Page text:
The CISO job isn’t to protect the entire business from all threats for any budget. It’s to spell out what level of protection executives can expect for a given budget.
Most modern security programs are centered around “maturity” toward compliance to a security framework, or a subjective “expert” opinion. Neither of these approaches can justify security spend or deliver a meaningful protection-from-impact result. To justify a security budget, CISOs need to be able to answer questions, such as:
- Who can and cannot breach a crown jewel?
- Is this level of protection justifiable?
- What cost did we achieve this for, and is that cost reasonable?
To answer these questions, CISOs need quantifiable data and terms that influence costs and results because executives are results driven. They care much less about what security is doing and much more about what they get in return for it. They want to know how differences in security spending quantifiably change the business’s exposure to big impacts. For that reason, security professionals need to change the narrative from “security is a journey, not a destination” to “security is a chosen destination, with a justified journey to get and remain there.”
Our starting point: Align protection “destinations” to assets that irrefutably matter to executives. Let’s call these the crown jewels. Keep these easy to understand and in business terms. With well-chosen protection targets, the value of protecting them and the liability of not credibly doing so will be obvious. This way, you also don’t need to rely on a cadre of quants using dubious data sets and computing probabilistic equations to produce “risk statements” that tell the board what they already know: They have a security risk exposure problem.
An annual report is a great source for target discovery as it typically states what matters most to the business. Generally, you’ll want to consider how the business generates revenue (e.g., products and markets, income mechanisms, customer experience and satisfaction, and trade secrets that produce competitive advantage), sensitive operations like finance, human resources, and legal, and core operations such as facility access, email, accounts, and networks.
Now that you have established protection targets that are meaningful to executives, you need to manage the key dimensions that influence security cost. The first two are the quality and quantity of security. These directly impact the level of protection and the exposure to impact to be expected. The latter two affect the pace and proficiency of security operations to deliver protection results.
How deep is our security quality? Threat actors aren’t all equal. We know some are more sophisticated than others. The more advanced the threat actor, the more access to attack resources and methods they have. This makes them more complex to protect against because controls must implement more complex countermeasures.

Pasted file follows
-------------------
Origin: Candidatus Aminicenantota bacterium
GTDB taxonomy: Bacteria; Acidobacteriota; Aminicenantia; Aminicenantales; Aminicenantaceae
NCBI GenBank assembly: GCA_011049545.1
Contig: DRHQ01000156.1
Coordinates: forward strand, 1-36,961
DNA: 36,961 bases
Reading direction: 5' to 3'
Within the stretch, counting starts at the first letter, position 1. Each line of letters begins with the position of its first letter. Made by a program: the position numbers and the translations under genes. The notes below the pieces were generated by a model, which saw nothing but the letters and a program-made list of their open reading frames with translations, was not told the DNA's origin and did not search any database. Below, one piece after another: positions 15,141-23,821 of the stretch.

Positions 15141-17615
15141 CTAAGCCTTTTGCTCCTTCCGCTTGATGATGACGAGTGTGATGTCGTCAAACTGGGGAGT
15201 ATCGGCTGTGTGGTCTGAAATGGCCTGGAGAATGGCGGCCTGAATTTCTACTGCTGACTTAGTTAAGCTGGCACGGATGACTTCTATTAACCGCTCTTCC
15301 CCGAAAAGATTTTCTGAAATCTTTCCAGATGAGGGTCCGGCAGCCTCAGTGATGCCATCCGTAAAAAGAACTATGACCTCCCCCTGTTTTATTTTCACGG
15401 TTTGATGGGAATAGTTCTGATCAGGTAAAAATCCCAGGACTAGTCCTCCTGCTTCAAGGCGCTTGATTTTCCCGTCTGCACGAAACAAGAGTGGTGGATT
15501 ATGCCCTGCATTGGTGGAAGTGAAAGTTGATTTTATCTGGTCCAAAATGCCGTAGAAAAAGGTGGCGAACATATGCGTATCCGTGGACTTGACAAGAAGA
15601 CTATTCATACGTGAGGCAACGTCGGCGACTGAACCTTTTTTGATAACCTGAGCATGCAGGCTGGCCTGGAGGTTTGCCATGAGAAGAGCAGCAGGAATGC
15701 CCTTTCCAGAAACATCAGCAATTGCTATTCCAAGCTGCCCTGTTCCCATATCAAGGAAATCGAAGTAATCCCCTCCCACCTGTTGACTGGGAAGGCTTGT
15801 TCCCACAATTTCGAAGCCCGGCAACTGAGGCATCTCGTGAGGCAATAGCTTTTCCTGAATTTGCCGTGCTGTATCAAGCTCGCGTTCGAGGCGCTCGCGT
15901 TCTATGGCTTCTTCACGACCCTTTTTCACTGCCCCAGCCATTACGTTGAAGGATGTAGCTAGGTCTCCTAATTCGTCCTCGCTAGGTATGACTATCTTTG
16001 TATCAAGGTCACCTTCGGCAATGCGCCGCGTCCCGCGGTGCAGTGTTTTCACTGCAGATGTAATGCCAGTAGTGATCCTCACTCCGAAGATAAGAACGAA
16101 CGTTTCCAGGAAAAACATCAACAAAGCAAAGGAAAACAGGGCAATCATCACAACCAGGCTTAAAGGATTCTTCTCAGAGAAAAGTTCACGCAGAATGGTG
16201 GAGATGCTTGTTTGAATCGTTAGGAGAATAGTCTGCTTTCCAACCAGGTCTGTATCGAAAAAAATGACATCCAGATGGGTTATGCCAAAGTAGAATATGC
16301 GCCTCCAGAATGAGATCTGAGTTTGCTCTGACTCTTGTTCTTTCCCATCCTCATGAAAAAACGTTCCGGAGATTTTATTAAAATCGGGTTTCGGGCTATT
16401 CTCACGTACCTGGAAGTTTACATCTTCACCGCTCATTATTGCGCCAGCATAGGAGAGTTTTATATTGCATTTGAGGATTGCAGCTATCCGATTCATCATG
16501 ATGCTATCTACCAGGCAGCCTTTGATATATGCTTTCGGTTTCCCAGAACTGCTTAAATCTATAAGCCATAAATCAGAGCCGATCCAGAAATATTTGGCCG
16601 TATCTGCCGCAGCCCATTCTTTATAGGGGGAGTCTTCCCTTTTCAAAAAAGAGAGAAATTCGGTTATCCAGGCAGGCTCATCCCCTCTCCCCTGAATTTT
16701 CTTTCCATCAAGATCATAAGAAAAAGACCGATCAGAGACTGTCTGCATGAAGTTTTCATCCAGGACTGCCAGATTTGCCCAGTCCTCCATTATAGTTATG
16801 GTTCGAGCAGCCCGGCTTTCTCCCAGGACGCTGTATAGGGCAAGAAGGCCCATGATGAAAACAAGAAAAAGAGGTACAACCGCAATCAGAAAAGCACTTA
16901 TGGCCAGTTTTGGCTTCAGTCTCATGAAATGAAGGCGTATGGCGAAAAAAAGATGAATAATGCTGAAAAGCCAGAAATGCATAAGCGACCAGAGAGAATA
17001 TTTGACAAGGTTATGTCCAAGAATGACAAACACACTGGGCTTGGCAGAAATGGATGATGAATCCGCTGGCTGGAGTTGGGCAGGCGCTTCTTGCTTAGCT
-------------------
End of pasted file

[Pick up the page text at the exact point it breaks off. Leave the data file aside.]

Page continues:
How broad is our security scope and coverage? Attackers can breach an organization across many surfaces (e.g., Internet devices and applications, mobile devices, facilities, personnel, vendor supply chain). Leadership must consider how much security coverage they can apply to these assets. As we know from previous breaches, it’s often the forgotten accounts, devices, etc., that are the key links in the breach chain. More scope and coverage will logically cost more, but it crucial to close the scope and coverage gap for a security program to be successful.
How quickly can we achieve protection targets? Security operations leverage expensive resources: people, technology, vendors, and even property. It’s usually the case that if you want something done faster, you need to apply more resources sooner to get that result. Not only are you spending money sooner, but you often must also pay more to get access to those resources sooner.
Are our resources and operations optimized? We don’t have to be Six Sigma black belts to know that there is often a lot of irrelevance, ineffectiveness, and inefficiency in SecOps. Some even call it the security theatre. There is usually considerable duplication of effort, missed opportunities to gain efficiencies of scale, and overbuilding some controls while underbuilding others. Most frustrating is the failure to leverage expensive people, technology, and vendor resources.
The CISO job isn’t to protect the entire business from all threats for any budget. The successful CISO must spell out what business executives can expect for any given budget. That way, business executives and the board end up choosing the risk appetite on clear cost-benefit terms. The board may see that they can only justify protection up to, say, organized crime, but leave breach coverage from nation-state actors to insurance, for everything other than critical business crown jewels. The CISO benefit is that it doesn’t matter how much security budget you have. By laying out clear protection strategies that quantify levels of protection against specific threats, you’ve put yourself, and your team in a position to succeed in a well-defined mission.